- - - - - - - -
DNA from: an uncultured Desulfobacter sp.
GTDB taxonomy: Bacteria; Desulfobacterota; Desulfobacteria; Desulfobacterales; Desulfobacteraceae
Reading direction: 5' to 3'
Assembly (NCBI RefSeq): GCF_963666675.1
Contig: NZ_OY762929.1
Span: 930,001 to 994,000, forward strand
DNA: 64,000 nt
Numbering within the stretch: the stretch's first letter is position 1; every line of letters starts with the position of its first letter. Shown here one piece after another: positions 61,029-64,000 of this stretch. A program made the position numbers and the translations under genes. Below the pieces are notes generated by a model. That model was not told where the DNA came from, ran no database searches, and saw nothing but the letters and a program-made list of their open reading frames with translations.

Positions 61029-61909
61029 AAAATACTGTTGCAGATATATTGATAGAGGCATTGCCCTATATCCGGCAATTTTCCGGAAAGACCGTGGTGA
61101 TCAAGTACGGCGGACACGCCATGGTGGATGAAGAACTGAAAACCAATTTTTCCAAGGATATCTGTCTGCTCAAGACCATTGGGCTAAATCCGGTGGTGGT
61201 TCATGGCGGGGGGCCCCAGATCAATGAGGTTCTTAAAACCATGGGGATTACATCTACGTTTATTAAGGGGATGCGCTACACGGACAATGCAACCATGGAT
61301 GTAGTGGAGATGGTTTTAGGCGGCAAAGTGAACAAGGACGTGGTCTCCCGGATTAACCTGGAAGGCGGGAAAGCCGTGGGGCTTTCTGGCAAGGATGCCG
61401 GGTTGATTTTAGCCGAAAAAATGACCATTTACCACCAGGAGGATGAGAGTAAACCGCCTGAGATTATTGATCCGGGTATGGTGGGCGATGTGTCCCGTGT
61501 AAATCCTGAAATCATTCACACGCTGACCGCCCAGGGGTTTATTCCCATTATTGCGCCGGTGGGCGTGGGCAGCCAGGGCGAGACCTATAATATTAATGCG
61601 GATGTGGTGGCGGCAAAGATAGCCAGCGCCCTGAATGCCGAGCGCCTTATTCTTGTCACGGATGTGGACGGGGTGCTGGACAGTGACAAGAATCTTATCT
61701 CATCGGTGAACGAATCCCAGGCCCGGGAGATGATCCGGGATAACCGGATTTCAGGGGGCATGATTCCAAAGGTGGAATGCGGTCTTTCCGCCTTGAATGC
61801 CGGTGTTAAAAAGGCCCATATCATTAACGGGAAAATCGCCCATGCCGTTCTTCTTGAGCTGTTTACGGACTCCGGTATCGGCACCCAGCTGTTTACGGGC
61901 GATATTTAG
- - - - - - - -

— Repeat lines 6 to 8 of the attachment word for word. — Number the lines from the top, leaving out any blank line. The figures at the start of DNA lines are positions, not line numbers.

Span: 930,001 to 994,000, forward strand
DNA: 64,000 nt
Numbering within the stretch: the stretch's first letter is position 1; every line of letters starts with the position of its first letter. Shown here one piece after another: positions 61,029-64,000 of this stretch. A program made the position numbers and the translations under genes. Below the pieces are notes generated by a model. That model was not told where the DNA came from, ran no database searches, and saw nothing but the letters and a program-made list of their open reading frames with translations.